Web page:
Erenlai - The Hole
週日, 01 十二月 2013 19:00

The Toad Mountain Community Arts Festival

Text by Nicholas Coulson

The Toad Mountain Community Action (蟾蜍行動 鄰里起哄 藝術節)

One Autumn night in August 2013, a group of our friends had been invited to a local café-bar, Faust (孓孓).  Coincidentally the Good Toad Club, consisting of documentary filmmaker and local Td Mountain resident Lin Ding-chieh (林鼎杰) and NTU Building and Planning (B&T) student Ah Bang (城邦) were inviting film producer and curator Angelika Wang (王亙瑜) to curate a spontaneous community arts festival. As default coordinators of the preservation action, Ding-chieh and the B&P students began to solicit filmmakers, other creative nostalgics and cultural circles with the aim of galvanizing residents and sympathizers to help defend against the imminent demolition of the cultural and social artifact that is the Toad Mountain community. Through Wang came the support of Taiwan’s most highly acclaimed director Hou Hsiao-hsien (侯孝賢) who agreed to show his 1987 film, Daughter of the Nile (尼羅河的女兒) in the Toad Mountain community square, where it had been originally shot.

It was agreed that the spontaneous 10-day 'happening' or action would be held immediately at the beginning of September. Film students or others wishing to make their own short films about Toad Mountain were given one week to shoot and edit them. At the end of the week they could then show these films to the residents and assembled supporters of toad mountain and anyone else interested to accompany the screening of Daughter of the Nile.

Loosely affiliated members of our informal arts and action group, The Hole also took up the Good Toad Club’s invitation to volunteers to release their creative energies in any way that felt fit to revitalize a street from which residents had recently been removed in preparation for the demolition. It fit well with our spirit of DIY and spontaneous direct action, and from this time on we began making our own documentary of the process, edited by Pinti Zheng:

 

clean-up

With talk of demolition beginning that month, time was of the essence. By the next morning certain sympathizers had begun the rejuvenation of the vacant houses in the spirit of spontaneity and non-organized direct action. The middle of the street was cleared out to make it safe for residents walking through. Then trash was given new life. More than just a middle class nostalgia for all things old and pretty objects, the vacated houses were cleaned with a spirit of recycling, re-usage and DIY - the original buildings were themselves makeshift, using whatever leftover materials they could get their hands on. With this spirit the volunteers tried to address the contemporary problems of waste and scarce resources. As time went on, the vacant street seemed increasingly reinvigorated, fit for residents and flaneurs, half-works sprouted up everywhere, individually and as groups we were empowered as we reconnected to the fruits of our labour. Abandoned red lanterns were hung up on both sides of the street. Mini-paper toads stuck everywhere. Abandoned motorbikes were turned into installations. A dozen broomstick heads and a century of lightbulbs had similar reorganisations. A street artist and professional recycler, Uncle Bird (鳥伯), had added his own collections from years of gleaning in Taipei, he was by far the most experienced at finding the functional or aesthetic value of waste. One architecture student gathered together glass shards and forged them into the shape of Toad Mountain, adding a Bodhisattva statue she'd found to give it symbolic protection. A recovered board and chalks was used to make the main billboard for the Community Arts Festival.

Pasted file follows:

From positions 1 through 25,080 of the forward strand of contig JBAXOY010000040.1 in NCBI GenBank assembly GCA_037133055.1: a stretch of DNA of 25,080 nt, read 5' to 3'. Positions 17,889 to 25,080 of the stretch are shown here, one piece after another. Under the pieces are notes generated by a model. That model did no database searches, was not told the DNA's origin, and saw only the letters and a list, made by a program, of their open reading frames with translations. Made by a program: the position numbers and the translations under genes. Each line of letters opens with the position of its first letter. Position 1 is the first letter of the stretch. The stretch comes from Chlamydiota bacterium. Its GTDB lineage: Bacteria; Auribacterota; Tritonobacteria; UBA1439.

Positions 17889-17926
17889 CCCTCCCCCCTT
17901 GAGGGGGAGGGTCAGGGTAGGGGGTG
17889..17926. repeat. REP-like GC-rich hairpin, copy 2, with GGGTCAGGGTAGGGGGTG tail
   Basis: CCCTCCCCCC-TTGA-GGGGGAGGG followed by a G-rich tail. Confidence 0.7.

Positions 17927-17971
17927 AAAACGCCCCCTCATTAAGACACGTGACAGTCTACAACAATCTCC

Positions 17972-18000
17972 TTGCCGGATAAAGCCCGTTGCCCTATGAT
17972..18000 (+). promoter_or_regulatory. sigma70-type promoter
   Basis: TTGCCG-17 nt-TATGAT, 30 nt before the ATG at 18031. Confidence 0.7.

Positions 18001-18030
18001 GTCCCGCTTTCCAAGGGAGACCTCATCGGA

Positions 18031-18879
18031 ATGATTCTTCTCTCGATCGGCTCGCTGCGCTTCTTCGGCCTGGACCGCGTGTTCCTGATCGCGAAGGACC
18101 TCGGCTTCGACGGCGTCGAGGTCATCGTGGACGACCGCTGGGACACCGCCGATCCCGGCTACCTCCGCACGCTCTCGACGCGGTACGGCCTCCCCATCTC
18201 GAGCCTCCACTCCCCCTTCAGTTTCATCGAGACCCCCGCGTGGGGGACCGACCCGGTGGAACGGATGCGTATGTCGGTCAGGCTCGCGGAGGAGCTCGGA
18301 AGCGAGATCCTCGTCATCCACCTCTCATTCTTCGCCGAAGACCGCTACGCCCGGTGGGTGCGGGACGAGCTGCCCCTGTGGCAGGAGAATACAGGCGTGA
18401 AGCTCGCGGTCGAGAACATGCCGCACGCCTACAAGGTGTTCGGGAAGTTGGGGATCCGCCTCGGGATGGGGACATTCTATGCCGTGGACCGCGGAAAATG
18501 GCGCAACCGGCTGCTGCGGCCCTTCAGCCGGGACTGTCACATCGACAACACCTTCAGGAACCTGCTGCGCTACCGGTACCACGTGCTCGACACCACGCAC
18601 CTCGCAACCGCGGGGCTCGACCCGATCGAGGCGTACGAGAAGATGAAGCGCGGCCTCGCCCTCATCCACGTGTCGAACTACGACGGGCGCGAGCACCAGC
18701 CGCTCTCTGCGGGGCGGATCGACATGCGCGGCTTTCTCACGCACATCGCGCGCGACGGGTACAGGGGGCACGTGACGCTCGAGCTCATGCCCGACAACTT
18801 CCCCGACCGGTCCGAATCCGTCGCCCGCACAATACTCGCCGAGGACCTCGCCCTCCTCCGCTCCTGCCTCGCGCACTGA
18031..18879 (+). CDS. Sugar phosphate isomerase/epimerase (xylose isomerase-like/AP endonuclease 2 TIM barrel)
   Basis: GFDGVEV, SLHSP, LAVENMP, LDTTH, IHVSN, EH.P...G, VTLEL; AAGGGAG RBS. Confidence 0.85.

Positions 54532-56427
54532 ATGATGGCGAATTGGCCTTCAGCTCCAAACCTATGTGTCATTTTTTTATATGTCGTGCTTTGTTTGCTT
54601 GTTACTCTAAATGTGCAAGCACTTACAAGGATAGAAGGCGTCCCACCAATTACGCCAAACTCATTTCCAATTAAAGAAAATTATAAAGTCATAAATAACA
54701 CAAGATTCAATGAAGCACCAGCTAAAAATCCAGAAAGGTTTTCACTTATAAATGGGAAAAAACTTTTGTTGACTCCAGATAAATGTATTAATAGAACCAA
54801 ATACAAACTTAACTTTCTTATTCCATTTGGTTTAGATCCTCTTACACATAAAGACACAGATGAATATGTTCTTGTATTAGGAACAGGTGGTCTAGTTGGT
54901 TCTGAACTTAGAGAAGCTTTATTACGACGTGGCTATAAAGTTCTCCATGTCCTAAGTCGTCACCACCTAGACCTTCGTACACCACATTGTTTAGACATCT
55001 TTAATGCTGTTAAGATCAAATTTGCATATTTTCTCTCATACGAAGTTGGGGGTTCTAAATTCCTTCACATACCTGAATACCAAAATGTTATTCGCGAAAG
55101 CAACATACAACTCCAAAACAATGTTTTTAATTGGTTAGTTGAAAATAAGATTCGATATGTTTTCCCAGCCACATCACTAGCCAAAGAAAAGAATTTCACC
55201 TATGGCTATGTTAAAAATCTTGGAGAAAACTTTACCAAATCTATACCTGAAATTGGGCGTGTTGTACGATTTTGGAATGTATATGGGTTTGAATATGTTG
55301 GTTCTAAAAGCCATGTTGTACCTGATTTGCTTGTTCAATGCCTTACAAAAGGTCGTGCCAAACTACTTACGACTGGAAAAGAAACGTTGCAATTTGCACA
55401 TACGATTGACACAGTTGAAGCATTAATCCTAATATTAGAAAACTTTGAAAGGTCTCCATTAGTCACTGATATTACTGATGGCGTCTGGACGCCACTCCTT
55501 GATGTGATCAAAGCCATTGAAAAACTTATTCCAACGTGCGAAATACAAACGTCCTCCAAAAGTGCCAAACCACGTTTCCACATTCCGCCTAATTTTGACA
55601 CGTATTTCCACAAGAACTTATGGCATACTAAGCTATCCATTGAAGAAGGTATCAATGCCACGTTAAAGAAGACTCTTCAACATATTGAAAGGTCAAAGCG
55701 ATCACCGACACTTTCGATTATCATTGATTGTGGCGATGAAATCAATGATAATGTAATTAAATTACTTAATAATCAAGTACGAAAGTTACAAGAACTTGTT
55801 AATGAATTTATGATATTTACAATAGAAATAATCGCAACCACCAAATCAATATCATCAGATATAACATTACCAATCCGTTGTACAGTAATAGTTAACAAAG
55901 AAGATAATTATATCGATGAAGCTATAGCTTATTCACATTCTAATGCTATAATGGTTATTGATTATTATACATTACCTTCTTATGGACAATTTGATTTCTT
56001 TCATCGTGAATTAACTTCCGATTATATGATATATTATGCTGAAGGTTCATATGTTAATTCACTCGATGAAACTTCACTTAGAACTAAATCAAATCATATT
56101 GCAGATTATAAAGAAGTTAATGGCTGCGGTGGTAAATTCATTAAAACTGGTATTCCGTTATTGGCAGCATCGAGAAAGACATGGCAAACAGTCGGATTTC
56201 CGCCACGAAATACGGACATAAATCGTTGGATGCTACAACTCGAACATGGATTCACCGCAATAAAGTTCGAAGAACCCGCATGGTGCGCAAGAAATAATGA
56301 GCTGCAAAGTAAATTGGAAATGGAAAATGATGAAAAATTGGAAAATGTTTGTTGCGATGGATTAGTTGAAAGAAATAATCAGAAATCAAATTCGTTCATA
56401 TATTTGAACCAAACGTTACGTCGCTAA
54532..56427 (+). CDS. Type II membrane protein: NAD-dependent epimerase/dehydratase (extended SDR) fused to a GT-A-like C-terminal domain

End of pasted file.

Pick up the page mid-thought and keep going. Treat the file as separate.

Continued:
clean-up2Another focus of this 'happening' was the relationship between the natural ecology and the city, considering that this community was right at the mountain border and there was a much higher level of interaction between the people and their mountain. Rather than the urban jungle ever encroaching on the natural jungle, we saw this as a base from which nature was re-invading the city: trees were growing through the ruins, smashing through the roofs.  During the Toad Mountain action, these roofless buildings were re-appropriated, turned  into experimental urban gardens, most of the rubbish was cleared out and the space filled with various types of compost. One of the garden volunteers even held a workshop one morning to teach residents and students how to look after the composts, further strengthening the links between the remaining residents and their natural surroundings. The old trees which had prevented the early demolition were also draped in string connected to the buildings representing the inextricable life force existing there between the tree and the land but also the community and the land. Fallen leaves return to the roots (落葉歸根) goes the Chinese proverb, meaning that the elderly return to their homes to die. Was it to be that the elders of this mainlander community were twice denied that fate?